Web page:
We decided to leverage our partner organization and visited the availability of mobile technology in our regions of work, as well as internet connectivity. Since each of these technologies are prevalent where we needed to send the training, both companies got to work building resources into a digital tool that would be interactive, updated with new information in real-time, and provide ongoing “chat support” to each and every user.
I think that most nonprofits, whether in crisis or not, could benefit from taking a look into what’s already available to them to accelerate their missions — particularly in partnerships and thinking outside of the box. Before taking on these resource evaluations, you should consider:
- Who is in your sphere that aligns with your mission and has already shown support or interest in support/collaboration?
- In what ways can you use new information or tools and technology that are available now that weren’t when you established your previous model?
- Are there beliefs you are currently holding about your current way of doing things that are no longer serving you?
Since we needed to rely heavily on our local teams to properly design the training tool, as well as provide ongoing support to the recipients, this project has become their new full-time jobs for a while. In order to support their efforts (and not have to cut local staff), we launched a fundraiser to cover their efforts and technology needs throughout the program.
We built and launched the virtual campaign as soon as the training tool was in coding, and we raised enough in funding to complete the deployment of our new project. We also leaned on our digital platforms to bring awareness to our fundraiser since we could not host events or in-person meetings. By leveraging telephone calls and zoom meetings, we targeted all donor segments digitally.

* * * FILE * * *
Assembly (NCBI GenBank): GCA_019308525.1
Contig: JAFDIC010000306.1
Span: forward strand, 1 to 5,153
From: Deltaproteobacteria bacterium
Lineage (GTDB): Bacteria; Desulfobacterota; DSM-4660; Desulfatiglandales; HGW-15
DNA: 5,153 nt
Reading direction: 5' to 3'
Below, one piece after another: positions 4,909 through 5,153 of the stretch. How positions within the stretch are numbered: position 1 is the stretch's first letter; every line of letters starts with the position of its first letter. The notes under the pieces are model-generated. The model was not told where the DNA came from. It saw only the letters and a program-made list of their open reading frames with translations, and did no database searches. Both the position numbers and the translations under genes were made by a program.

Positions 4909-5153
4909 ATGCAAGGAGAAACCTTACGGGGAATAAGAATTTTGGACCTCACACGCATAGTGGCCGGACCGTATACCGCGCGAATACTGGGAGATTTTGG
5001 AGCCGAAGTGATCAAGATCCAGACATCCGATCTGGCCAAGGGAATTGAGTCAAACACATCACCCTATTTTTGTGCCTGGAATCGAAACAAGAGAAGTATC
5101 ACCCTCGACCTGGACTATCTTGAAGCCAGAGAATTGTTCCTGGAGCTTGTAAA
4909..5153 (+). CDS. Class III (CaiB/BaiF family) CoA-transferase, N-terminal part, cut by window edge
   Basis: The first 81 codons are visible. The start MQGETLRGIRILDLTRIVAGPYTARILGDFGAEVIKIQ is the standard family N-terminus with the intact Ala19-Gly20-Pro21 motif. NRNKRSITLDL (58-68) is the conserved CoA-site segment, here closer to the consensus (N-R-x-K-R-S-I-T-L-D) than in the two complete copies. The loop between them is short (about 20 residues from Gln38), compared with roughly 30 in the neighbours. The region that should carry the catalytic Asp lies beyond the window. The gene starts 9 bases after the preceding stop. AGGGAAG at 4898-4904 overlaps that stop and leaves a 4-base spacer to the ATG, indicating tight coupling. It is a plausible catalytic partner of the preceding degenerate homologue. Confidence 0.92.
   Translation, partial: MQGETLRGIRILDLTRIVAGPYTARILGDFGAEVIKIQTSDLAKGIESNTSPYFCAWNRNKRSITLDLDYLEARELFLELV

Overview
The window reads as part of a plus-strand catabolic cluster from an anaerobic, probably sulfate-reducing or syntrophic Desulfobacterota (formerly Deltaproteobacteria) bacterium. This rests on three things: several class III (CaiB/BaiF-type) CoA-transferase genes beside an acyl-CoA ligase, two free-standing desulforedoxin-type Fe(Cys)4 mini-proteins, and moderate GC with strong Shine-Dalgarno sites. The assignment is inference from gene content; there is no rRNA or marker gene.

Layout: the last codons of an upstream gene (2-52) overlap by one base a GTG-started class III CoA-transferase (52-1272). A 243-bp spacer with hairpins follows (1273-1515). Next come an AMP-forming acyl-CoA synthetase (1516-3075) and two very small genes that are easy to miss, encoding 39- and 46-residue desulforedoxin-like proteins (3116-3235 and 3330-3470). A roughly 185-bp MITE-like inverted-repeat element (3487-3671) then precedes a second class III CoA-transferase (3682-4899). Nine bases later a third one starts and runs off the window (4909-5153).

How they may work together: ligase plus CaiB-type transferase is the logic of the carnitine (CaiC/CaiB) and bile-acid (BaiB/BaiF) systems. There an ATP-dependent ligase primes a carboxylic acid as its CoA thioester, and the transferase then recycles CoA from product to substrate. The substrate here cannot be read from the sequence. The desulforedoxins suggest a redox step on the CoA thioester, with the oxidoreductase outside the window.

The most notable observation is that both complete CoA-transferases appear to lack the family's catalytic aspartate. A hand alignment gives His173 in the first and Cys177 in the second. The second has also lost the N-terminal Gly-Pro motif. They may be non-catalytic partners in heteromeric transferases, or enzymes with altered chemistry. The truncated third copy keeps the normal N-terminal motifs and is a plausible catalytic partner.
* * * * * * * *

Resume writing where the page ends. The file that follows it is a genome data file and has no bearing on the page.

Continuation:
Through all of this, we now know that higher-level donors do want to know what organizational cutbacks have been made in response to the crisis before they commit any additional funding. With a larger gift, most donors are more likely to contribute when you have established you are doing everything you can to extend your runway through the crisis. Lower-level donors responded best to our appeal for the safety of our beneficiaries. So we focussed on stories from our communities and metrics on the impact of our new program.
I recommend avoiding letting your general audience at a lower-level giving average in on your budget cuts and organizational concerns. It’s not that they don’t care; it’s just that they want to know they are doing good in a time that’s tough (without the burden of yet another company’s problems).
As a leader, the skill that has served me most over the past couple of months is my solutions-focussed attitude and language. Most things are attainable once you verbalize that they are and ensure your actions reflect the same. The defining theme of your success will be the commitment of your leadership to “making it work,” your collective change management skills and your scrappy resourcefulness.